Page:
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10 Old-Timey Medicines That Got People High

Want some morphine in your cough syrup?

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8. Dr. Haines' Golden Specific

Dr. James Wilkins Haines M.D. of Waynesville, Ohio was certainly a colorful character. A Quaker with a deep (and controversial) belief in spiritualism, he was a serious campaigner for the temperance movement. His contribution to the wild world of patent medicines was  Dr. Haines’ Golden Specific, which purported to be a cure for alcoholism. “DRUNKENNESS, LIQUOR HABIT" claimed one typical ad in the The Bristol Mercury and Daily Post in 1891. “In all the World there is but one Cure. Dr. Haine’s GOLDEN SPECIFIC. It can be given in a cup of coffee or tea, or in articles of food, without the knowledge of the patient, if necessary. It is absolutely harmless, and will effect a permanent and speedy cure, whether the patient is a moderate drinker or an alcoholic wreck. IT NEVER FAILS…” Preying on the desperate families of alcoholics, the “cure” was denounced as a “cruel humbug” by the American Medical Association in 1917 when they analyzed it and found it contained little more than “milk sugar, starch, capsicum and a minute amount of ipecac.” Still, as far as quick cures go, it sure beats the hell out of Rapid Opiate Detox.

9. McMunn's Elixir of Opium

McMunn’s Elixir of Opium did exactly what it said on the box—it got you extremely high on opium extract. But, according to the hype, it was safer than standard opium or morphine because it had been “denarcotised"—a process where the opium was treated with sulfuric acid to remove the alkaloid  narcotine, which supposedly removed the drug’s ill effects. Of course the idea of “denarcotising” opium was bunk since narcotine contained no narcotic properties and the elixir was just as addictive and deadly as any other opium-based patent medicine when used carelessly. The product became extremely popular in the United States once the A. B. & D. Sands drug company bought the recipe in 1841 and then flooded newspapers with claims that it was “non-habit forming." McMunn’s Elixir of Opium was touted as a cure for “convulsions and spasmodic action,” as well as “pain and irritation, nervous excitement and morbid irritability of body and mind.” It was also prescribed to children—“To a child a month old, or younger, give from half a drop to two drops; to a child 6 months old, from 3 to 10 drops…”—which led to a rash of infant deaths. An infamous case from New York in 1875 described a young child who had worms being dosed with “15-20 drops every hour” in an effort to “cause the worms which were supposed to be in the child’s stomach, to have a good sleep.” Instead, as a local newspaper reported, “The little fellow was at play in the morning as ever and at 11 at night was a corpse.”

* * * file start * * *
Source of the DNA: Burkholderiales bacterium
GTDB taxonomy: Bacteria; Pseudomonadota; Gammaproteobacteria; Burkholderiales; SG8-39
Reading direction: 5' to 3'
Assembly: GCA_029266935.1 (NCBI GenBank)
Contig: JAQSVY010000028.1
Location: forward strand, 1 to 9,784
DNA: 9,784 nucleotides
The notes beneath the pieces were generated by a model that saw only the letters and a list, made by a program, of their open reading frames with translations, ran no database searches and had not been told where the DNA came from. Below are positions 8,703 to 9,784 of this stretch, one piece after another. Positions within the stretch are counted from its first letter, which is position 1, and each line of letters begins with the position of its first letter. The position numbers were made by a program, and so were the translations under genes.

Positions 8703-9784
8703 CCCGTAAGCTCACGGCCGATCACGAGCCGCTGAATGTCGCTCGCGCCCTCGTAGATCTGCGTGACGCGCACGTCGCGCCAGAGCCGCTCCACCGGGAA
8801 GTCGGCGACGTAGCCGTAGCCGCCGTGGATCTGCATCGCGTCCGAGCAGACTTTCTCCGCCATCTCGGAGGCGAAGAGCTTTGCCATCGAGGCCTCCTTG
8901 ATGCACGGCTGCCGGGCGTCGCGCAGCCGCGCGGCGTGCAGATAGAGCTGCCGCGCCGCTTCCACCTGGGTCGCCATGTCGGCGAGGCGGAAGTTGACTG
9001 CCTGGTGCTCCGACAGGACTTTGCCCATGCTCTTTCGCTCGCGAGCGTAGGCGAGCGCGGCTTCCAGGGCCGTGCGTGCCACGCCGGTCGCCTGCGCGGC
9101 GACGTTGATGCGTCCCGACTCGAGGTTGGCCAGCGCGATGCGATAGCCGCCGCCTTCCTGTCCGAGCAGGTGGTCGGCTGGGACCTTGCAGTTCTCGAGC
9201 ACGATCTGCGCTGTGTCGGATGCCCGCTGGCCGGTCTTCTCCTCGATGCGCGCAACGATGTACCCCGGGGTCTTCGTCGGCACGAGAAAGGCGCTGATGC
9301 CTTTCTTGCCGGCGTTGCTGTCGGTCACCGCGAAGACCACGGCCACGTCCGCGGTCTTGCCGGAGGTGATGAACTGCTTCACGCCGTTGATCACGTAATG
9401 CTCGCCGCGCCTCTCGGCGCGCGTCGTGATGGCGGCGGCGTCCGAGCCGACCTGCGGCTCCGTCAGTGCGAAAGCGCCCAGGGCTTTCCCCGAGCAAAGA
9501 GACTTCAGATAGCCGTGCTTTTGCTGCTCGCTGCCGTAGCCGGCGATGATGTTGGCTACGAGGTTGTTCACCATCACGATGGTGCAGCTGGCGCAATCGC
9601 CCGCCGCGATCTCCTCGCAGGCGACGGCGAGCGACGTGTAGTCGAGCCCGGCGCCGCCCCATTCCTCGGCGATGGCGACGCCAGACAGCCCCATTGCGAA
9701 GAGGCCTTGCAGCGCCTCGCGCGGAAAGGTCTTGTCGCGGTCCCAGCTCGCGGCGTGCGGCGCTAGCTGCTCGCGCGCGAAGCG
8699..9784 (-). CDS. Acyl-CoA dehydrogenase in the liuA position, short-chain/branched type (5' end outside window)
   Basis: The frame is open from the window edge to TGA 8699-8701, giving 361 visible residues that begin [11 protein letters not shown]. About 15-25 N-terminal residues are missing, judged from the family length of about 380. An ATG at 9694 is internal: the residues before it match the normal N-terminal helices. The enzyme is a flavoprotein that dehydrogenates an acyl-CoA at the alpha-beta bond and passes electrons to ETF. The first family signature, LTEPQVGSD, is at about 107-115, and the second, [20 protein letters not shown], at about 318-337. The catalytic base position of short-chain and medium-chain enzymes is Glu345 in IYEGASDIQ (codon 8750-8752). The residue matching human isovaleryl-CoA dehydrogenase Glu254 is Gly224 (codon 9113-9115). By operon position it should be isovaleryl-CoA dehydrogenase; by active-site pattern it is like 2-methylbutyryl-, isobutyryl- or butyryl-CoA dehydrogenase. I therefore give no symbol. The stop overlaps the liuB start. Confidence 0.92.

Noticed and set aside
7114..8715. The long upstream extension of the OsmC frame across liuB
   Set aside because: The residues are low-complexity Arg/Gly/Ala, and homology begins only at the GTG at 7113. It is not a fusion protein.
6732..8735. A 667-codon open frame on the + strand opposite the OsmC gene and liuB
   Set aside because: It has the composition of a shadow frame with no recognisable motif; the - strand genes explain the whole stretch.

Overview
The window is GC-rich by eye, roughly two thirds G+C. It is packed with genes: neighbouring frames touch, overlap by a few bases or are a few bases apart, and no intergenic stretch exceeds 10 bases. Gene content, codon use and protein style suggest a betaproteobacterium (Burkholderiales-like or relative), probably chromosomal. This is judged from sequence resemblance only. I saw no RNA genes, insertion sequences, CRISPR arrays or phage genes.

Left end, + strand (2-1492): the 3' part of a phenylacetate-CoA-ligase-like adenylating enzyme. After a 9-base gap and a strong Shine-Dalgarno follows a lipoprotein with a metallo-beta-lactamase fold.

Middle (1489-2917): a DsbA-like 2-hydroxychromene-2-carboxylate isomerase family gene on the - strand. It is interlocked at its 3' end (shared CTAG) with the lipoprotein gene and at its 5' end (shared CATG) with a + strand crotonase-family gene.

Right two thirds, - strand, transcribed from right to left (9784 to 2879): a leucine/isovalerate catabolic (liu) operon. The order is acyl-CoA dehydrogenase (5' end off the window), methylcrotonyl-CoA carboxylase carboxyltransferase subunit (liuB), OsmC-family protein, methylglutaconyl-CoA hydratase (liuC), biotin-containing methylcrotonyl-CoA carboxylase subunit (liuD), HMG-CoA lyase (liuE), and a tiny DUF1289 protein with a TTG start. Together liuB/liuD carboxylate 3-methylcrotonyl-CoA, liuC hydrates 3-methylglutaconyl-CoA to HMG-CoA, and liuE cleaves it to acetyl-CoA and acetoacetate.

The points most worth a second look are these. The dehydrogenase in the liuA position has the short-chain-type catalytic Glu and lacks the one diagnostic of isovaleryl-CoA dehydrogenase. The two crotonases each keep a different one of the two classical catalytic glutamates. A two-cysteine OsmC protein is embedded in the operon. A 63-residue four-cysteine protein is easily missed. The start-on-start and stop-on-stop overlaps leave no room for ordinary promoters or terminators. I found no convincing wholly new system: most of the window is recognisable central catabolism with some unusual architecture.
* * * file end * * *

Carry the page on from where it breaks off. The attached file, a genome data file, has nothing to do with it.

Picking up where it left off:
10.  Habitina

“An Infallible Cure For Drug habits of All Kinds!” claimed the ads for  Habitina. For $2, one could order this amazing remedy, which contained 16 grains of morphine and 8 grains of heroin per fluid ounce. Between 1906 and 1912, the Delta Chemical Company made a fortune flogging its own brand of smack to addicts, marketing it as a cure for addiction. Addicts were advised to “discontinue the use of all narcotic drugs and take sufficient HABITINA to support the system without any of the old drug.” Then, in a premise that will sound familiar to anyone who has seen the inside of a methadone clinic, patients were instructed to gradually reduce their dose until—BINGO!—they were cured. But it didn’t tend to happen like that. In later court cases, former Habitina users testified against the company’s founders. “Mr. W. J. H., Missouri testified that he purchased Habitina to cure himself of the morphine habit,"  read the notesfrom one of these cases. "He increased from a bottle a week to a bottle a day, and at last ordered six bottles at a time, which the company always sent without question." A 26-year-old woman supposedly spent $2,300 on the drug over the course of five years—a staggering sum at the time—and even went without shoes to afford her habit. In the end, the makers of Habitina were convicted of sending poison through the mail, which resulted in a sentence of five years hard labor. On appeal, the conviction was overturned but the bad press proved to be the death knell for Habitina—much to the disappointment of dope fiends all over the US.

 
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